One of the most alluring dreams in science fiction is the post-scarcity society — a place or time where nobody goes without, because technology has improved. But when you dig deeper, most post-scarcity worlds still have some scarcity, because otherwise it's hard to tell a story about them. See for yourself!

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The Jump 225 trilogy by David Edelman: The world of these books is, in many ways, post-scarcity. Human existence has been transformed by body-enhancing tech called bio/logics. However, access to particular much-desired technologies is by no means guaranteed, and some people have better implants than others. And the scarcest commodity of all is access to Multireal (a tech that can parse through possible futures and pick the ideal one) which people fight over throughout the books.

Star Trek is the classic example of a post-scarcity society that still has scarcity. Last year, there was a huge essay in Medium (and a response in Slate) about scarcity in Star Trek. But suffice to say, the Federation has no money and no real want — except that there are always famines and epidemics where the cure has to be transported across the quadrant. And if you want a home-cooked meal at Joseph Sisko's restaurant, that's a scarce item. And in the Original Series, there's a constant shortage of Dilithium crystals.

Down and Out in the Magic Kingdom by Cory Doctorow features a world that has conquered hunger and other kinds of want — nobody need go without. Except that there's a reputation currency, called "whuffie," that becomes the new resource that everybody strives for. And if you don't have any "whuffie," then your life isn't all that much fun.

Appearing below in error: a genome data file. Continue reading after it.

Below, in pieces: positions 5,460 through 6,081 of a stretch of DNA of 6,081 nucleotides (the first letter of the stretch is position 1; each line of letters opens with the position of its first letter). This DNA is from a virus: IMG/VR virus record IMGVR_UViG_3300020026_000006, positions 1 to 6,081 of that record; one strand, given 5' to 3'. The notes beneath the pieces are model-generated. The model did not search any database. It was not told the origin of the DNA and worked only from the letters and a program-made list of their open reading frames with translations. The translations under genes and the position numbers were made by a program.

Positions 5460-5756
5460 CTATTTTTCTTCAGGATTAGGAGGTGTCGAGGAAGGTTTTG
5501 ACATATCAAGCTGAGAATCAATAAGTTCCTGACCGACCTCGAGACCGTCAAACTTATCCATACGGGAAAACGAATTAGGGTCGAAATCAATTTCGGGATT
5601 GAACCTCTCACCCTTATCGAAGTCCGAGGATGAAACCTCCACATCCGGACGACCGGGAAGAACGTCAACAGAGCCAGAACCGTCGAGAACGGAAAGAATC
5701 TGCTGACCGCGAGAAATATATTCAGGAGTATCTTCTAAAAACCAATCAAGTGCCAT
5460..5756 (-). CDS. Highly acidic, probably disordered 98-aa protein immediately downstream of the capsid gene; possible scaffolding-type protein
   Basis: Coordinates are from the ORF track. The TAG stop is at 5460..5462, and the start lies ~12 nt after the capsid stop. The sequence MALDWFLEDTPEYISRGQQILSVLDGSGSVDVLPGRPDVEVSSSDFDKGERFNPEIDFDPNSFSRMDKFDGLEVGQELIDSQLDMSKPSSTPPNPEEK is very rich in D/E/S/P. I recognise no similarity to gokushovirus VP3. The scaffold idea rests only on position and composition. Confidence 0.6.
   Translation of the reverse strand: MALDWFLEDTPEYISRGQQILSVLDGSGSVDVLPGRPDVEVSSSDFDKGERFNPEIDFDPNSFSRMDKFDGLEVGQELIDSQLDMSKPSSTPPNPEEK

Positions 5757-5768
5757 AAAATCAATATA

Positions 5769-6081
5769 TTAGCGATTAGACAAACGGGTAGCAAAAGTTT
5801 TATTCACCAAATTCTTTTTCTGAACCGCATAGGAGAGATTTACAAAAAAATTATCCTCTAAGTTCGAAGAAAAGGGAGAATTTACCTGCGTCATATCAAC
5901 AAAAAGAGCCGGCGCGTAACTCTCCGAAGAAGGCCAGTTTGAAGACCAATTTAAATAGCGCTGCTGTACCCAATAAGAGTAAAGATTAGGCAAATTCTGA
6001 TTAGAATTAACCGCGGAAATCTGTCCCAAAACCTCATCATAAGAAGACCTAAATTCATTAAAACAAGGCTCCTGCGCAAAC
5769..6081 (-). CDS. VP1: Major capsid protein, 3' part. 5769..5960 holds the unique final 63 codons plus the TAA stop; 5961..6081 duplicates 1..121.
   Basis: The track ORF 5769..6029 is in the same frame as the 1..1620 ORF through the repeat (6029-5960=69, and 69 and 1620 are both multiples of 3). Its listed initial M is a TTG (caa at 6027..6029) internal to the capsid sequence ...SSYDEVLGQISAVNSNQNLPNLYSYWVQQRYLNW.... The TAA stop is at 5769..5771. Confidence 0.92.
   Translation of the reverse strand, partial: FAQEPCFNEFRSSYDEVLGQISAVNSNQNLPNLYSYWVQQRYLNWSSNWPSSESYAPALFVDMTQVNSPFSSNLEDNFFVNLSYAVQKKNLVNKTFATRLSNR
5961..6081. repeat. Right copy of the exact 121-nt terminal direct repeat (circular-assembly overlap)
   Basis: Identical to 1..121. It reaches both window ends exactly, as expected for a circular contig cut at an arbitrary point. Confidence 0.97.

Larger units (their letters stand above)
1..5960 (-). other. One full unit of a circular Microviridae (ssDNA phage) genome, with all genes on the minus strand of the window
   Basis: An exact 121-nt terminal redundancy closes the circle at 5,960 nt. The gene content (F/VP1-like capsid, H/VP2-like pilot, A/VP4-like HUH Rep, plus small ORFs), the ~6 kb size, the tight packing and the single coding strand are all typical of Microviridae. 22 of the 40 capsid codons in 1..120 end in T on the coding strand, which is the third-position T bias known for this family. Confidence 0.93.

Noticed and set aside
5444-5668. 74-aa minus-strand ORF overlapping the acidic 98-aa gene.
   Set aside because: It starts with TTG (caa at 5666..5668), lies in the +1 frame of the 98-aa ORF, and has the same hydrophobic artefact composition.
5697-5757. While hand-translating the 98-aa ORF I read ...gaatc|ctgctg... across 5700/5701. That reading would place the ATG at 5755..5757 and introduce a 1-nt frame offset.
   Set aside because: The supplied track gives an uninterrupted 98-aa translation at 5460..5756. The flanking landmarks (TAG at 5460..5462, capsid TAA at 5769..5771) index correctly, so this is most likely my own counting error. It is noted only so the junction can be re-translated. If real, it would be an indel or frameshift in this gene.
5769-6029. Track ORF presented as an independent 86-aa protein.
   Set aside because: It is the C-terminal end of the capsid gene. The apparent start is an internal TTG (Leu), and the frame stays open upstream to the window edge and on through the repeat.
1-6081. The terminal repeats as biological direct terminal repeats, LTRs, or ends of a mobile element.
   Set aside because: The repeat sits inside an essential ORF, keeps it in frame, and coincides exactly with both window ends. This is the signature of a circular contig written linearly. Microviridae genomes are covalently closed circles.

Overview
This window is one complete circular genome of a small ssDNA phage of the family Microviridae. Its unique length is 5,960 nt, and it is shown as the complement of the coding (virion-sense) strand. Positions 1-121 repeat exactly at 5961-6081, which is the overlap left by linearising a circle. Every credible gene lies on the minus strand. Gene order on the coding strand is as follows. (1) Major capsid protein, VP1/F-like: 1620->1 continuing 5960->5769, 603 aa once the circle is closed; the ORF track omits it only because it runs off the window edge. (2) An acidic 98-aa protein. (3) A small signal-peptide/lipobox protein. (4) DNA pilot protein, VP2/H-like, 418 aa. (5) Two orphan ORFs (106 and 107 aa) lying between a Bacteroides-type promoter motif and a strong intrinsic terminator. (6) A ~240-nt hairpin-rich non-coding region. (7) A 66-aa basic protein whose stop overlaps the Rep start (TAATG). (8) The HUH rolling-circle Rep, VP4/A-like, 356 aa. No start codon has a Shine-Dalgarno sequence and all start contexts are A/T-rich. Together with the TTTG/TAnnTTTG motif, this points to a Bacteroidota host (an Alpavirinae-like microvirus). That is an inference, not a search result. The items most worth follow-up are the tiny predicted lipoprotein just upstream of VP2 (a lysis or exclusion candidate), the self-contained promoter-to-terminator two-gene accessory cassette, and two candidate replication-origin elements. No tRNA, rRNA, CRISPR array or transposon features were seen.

The Diamond Age by Neal Stephenson: In this book, fabricator technology can generate anything that people have the designs for. That said, the poor still receive smaller allotments of energy and resources so their fabrication requests take longer to come through. Also, they do not have access to large-scale fabricators. The feeds that pass goods from central fabricators to customers are owned by 'phyles' (cultural agglomerations eg. the Han, New Atlantis, Nippon) that are competing for a share of the Chinese market. So while a lot of goods and services are provided for free, there is still relative scarcity thanks to economic competition.